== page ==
We are almost always neutrals when it comes to the games we attend. Almost.
I suppose we’d have to admit that we always have a fondness for the underdog, whoever that may be and, despite mine and my father’s assertions of neutrality to the Hayes & Yeading officials when asked “home or away” on arrival at Church Road on Saturday, we were quite hoping to witness our first upset of the season in this year’s FA Cup.
My parents moved to High Wycombe – the unfashionable boil on the backside of the beautiful Buckinghamshire countryside – whilst I was at University and I have always struggled to fall in love with the place. I have been to Adams Park on numerous occasions and vaguely claimed the Wanderers as my own “lower league side”. But it was always very half-hearted and I will be very surprised if I ever look back with any kind of nostalgia at the place. The “olds” are planning to move away very soon – having recently retired they no longer require the only thing that Wycombe’s miserable town centre provided them – a job – and I don’t think they will miss it either.
So it was then, that when pushed on the issue of partisanship by the stewards (who simply wanted to tell us which turnstile to enter by) we plumped for the home side and nailed our colours to the wall.
Hayes merged with neighbours Yeading in 2007 and play at Hayes’ ground – a proper old-fashioned sort of place, the likes of which are quite common in the lower leagues and remind you of days gone by when football was mainly about football and issues such as leveraged buy-outs, annual results and drug-fuelled three-in-a-bed romps were reserved for high-flying city businessmen. Since being United, Hayes and Yeading are plying their trade in the top level of non-league football for the first time but they are struggling near the bottom of the table and they only managed to attract a crowd of 274 for the previous week’s loss against fellow strugglers Altrincham.
Today was different though – it was the FA Cup and there was league opposition to be seen and possibly a giant killing to be carried out so, on a crisp autumn afternoon, an extra 1152 people deemed it worthy of their patronage and Hayes had a crowd to urge them on. Not that sheer numbers is enough to provide impetus to the 11 players on the pitch – some of the paying customers have to actually shout some encouragement from time to time and, disappointingly, the crowd was more visible than audible. A decent contingent from Wycombe gave their all from time to time and a reasonable police presence was positioned between the two sets of supporters on the far side of the pitch for the early stages of the match in order to prevent anyone getting over-excited. But they soon realised that they were not needed and slowly dwindled in numbers. One policeman near us might have made the understatement of the decade when passing by as he mentioned to his colleague that it “seems to have quietened down”.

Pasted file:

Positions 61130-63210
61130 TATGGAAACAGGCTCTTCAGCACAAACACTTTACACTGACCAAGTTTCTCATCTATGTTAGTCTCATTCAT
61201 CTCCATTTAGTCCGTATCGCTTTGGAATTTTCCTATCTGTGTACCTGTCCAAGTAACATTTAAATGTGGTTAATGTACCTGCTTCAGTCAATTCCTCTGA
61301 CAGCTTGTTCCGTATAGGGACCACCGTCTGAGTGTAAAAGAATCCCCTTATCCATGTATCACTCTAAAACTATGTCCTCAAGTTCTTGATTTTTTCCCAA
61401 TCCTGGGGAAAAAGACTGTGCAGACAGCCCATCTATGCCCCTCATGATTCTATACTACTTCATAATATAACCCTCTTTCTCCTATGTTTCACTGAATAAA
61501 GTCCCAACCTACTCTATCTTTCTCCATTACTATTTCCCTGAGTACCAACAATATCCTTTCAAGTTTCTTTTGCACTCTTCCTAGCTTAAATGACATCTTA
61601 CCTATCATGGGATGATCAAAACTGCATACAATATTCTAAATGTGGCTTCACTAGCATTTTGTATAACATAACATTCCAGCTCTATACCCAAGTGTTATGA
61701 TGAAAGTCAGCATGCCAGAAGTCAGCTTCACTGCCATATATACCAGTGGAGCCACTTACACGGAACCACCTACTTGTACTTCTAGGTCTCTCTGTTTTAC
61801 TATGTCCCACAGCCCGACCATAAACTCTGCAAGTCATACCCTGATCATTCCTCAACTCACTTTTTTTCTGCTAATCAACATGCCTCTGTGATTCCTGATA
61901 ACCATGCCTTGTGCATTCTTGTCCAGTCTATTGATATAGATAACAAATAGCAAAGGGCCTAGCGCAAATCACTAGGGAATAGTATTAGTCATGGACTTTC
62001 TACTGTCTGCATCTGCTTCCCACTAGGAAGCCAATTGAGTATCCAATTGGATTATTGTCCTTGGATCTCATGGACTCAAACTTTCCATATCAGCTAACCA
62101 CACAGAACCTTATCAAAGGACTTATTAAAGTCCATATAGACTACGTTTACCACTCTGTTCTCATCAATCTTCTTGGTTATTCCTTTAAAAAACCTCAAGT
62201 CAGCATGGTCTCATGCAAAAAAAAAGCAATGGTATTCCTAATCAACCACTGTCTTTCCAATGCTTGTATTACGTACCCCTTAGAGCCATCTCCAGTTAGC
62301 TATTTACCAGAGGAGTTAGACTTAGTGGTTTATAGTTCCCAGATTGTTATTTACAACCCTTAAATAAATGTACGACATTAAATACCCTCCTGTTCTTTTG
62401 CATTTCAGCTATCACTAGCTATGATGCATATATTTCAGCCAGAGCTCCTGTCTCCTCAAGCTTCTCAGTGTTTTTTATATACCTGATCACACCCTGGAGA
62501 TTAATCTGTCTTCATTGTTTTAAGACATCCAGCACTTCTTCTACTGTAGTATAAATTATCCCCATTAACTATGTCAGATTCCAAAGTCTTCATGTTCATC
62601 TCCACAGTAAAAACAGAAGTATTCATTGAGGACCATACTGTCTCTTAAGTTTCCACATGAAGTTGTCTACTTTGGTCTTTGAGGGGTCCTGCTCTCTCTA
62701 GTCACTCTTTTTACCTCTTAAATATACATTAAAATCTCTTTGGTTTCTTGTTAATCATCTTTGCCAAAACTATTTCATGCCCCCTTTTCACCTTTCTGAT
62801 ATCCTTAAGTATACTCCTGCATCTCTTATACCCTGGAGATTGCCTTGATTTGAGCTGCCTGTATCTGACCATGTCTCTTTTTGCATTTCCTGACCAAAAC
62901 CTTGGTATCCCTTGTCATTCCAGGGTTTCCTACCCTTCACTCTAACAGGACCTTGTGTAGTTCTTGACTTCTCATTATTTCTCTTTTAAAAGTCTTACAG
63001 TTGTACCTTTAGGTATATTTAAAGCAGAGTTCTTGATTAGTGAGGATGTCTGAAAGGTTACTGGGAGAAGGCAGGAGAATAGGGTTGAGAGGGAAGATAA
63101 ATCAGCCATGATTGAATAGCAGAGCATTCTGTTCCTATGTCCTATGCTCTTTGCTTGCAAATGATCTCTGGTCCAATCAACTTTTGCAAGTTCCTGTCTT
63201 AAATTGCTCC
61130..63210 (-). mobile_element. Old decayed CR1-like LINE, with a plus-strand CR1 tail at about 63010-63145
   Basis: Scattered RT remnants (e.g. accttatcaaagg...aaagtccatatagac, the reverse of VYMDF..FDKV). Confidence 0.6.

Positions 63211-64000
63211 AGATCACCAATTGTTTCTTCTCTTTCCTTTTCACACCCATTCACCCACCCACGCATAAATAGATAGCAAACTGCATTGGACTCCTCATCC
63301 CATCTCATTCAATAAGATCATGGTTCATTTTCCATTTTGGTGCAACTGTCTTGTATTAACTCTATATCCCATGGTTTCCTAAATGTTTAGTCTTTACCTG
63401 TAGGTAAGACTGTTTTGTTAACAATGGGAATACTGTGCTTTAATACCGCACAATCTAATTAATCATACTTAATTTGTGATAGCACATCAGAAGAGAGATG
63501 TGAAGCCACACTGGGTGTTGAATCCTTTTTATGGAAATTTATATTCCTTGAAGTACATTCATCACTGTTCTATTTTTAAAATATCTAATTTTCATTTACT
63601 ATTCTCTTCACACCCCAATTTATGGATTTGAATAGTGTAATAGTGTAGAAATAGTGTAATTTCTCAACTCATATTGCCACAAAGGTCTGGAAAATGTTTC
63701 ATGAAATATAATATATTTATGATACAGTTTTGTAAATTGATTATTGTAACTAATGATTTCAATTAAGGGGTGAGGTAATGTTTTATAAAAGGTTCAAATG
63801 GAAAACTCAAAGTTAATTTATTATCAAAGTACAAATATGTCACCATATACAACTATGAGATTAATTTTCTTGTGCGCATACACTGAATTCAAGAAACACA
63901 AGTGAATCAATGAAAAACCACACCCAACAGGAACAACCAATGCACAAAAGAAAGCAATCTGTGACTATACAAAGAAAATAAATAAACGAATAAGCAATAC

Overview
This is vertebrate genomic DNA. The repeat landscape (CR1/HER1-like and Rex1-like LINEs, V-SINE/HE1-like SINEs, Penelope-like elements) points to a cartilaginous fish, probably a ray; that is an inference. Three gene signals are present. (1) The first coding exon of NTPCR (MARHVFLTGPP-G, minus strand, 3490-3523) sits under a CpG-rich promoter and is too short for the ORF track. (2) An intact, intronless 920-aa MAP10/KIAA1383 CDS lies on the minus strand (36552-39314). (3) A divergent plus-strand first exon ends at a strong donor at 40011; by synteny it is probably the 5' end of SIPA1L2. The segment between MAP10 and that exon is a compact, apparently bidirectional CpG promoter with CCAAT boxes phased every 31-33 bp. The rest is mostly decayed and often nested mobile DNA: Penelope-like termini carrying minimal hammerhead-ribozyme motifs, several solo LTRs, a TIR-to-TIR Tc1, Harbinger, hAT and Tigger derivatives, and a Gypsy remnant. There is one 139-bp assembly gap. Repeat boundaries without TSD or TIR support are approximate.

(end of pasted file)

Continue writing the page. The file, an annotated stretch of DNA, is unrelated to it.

The pre-game formalities featured the oldest mascot I have ever seen at a football match. For some time, I was convinced that Hayes had a player who was not only wearing number 50 but looked more overweight than your average non-league veteran and I feared for his fitness when taking on the former FA Cup semi-finalists that represented the opposition today. Having explained the slightly portly-looking gentleman’s less-than-athletic appearance to my visually-impaired father, I was slightly embarrassed to watch as the man, who was obviously celebrating his 50th birthday, left the pitch once the photos had been taken only to join his wife and children who had been standing right next to me all along.